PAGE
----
Teaching your child to swim has many benefits. Not only is it a great way to improve their fitness, it is lots of fun and a great way to make new friends.

On a more serious note, it could one day save their life. Alarmingly, drowning is the 3rd highest cause of accidental death in children in the UK, according to the 2010 UK drowning statistics.

The report reveals that there were 420 accidental deaths by drowning in 2010. 57 of the casualties were children up to age 19. It is thought that thousands of people (as many as 1 in 500) have a near drowning experience at some point in their lives. Taking this into account, the ability to swim is a vital life skill, and one that should be learnt as soon as possible.

It may come as a surprise to find that that one in five adults in the UK does not know how to swim. This figure will no doubt decrease over time as most children are now taught to swim at swimming classes or through school.

Many would assume that the majority of drowning cases occurred in open, deep or dangerous waters like lakes, canals or rivers, but amongst 0 – 4-year olds, garden ponds were the most common causes of drowning in 2010, with 8 deaths. Not only is learning to swim important then, but teaching children the risks of approaching water unsupervised, as well as making sure parents are well informed and take the necessary measures to ensure their child is safe outdoors.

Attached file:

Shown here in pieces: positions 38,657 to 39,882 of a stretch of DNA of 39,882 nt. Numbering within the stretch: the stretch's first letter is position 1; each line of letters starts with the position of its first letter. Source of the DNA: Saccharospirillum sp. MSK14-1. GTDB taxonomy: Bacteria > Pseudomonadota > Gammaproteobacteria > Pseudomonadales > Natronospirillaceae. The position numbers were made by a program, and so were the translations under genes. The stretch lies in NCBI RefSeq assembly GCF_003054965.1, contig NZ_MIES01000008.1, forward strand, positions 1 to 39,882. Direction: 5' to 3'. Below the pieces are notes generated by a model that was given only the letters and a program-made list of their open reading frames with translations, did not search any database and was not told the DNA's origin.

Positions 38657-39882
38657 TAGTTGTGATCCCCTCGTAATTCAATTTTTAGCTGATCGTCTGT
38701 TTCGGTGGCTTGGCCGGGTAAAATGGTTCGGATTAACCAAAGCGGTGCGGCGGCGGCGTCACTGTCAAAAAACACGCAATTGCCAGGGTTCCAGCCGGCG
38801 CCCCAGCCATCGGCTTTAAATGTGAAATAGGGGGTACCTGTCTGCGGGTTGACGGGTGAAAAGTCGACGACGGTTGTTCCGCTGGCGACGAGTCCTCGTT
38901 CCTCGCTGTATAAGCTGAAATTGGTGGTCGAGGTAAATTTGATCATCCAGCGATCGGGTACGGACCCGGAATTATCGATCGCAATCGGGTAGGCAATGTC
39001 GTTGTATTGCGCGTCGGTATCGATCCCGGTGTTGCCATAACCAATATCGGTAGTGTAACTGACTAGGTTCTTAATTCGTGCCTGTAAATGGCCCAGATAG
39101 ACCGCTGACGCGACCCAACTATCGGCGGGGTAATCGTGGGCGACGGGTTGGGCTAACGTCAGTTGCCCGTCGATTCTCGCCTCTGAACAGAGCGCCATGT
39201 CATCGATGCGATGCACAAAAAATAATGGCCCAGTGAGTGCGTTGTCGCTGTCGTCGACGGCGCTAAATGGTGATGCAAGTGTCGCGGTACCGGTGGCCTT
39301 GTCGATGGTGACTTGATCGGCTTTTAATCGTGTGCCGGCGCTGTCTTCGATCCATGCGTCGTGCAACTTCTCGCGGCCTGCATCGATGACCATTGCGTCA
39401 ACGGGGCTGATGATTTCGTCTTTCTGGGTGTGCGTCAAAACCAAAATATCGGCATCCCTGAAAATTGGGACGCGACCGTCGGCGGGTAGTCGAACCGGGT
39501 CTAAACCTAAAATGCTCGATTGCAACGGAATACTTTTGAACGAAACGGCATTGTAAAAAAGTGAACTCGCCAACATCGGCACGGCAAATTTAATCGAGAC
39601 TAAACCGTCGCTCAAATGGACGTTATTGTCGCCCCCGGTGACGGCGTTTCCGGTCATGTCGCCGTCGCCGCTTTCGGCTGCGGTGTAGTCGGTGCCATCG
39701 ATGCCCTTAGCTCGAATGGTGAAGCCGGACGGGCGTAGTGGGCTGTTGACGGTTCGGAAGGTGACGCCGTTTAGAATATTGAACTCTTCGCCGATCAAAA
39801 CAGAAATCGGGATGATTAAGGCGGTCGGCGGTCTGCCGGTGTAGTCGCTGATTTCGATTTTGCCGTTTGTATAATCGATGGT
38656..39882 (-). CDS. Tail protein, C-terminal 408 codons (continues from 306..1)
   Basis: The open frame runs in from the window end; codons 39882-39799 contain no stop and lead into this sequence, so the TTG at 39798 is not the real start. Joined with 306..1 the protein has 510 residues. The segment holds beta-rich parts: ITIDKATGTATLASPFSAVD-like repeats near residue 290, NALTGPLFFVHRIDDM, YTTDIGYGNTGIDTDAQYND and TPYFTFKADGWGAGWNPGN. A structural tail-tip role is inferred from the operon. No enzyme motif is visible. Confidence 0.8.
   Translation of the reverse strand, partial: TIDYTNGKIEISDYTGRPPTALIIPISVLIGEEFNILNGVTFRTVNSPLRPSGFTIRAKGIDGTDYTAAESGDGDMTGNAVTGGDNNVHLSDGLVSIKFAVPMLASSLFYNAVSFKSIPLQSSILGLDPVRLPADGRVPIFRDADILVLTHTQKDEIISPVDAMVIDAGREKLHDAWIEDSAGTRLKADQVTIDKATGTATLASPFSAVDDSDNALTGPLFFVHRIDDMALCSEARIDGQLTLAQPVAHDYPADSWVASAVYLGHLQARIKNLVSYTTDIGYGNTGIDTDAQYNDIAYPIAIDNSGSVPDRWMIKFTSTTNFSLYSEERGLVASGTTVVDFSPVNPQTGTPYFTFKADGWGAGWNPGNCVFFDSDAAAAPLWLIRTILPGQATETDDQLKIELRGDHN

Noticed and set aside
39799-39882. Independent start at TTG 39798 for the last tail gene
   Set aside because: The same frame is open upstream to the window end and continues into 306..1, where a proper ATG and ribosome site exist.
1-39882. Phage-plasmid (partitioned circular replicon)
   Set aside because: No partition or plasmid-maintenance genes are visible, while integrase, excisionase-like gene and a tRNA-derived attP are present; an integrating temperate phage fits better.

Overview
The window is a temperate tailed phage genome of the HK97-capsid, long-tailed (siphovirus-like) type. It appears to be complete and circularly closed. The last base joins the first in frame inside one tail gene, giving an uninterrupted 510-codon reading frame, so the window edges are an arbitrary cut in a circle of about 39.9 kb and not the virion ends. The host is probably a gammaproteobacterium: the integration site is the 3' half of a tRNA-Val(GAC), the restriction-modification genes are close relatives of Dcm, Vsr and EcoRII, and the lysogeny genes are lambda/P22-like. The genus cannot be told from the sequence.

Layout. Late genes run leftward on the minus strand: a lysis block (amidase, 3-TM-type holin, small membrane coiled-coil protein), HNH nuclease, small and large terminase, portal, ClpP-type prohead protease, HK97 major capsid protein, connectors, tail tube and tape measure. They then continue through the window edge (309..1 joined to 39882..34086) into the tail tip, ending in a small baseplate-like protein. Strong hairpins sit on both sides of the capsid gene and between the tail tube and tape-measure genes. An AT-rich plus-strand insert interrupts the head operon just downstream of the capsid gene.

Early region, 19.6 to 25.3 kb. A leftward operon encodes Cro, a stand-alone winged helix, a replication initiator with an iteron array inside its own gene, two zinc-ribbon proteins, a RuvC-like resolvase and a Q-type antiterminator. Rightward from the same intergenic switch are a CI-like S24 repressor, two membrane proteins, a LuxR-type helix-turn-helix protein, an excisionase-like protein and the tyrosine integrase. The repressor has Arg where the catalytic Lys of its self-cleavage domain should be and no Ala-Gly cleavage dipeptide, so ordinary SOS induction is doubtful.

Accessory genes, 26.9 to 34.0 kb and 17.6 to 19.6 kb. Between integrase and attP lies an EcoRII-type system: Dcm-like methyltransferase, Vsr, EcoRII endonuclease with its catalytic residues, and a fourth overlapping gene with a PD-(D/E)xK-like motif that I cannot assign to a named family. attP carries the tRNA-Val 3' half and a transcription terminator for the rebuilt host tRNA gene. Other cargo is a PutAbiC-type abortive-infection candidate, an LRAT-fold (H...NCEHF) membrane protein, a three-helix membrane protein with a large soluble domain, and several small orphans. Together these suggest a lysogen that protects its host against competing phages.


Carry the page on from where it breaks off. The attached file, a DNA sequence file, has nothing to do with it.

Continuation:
Aside from saving lives, swimming is also a necessary life skill for more pleasurable reasons. There aren’t many summer holidays that don’t involve cooling off with a dip in the hotel pool or, in the sea or lakes. If children are not taught to swim from an early age, these pleasures become much more dangerous, and there are some activities that they may simply be unable to partake in. There are so many amazing experiences like SCUBA diving, swimming with dolphins, water skiing, kayaking or surfing, which require the ability to swim. Even boat trips become much more risky if those on board cannot swim. Many take the ability to swim for granted, but imagine being unable to enjoy any of these activities whilst your friends or family dive in.

If you are thinking about beginning to teach your child to swim, there are numerous options. Swimming classes are available from birth upwards, so choosing the right time to take the plunge is up to you, and your child. Once you think he or she is ready there are many classes that encourage children to develop a familiarity with water very early in development. Whilst babies and toddlers are not taught the specific strokes we associate with professional swimmers, it may surprise you how effectively they can move through the water, and how quickly they pick it up. They can also learn valuable skills like floating, and learn to hold their breath underwater, which could be a life saver.

Sammy Harvey is a parenting blogger and is familiar with swimming lessons for children, having taken her two children along to classes. Parents often ask for recommendations on the best classes. She recommends www.puddleducks.com who have classes for all ages and abilities.

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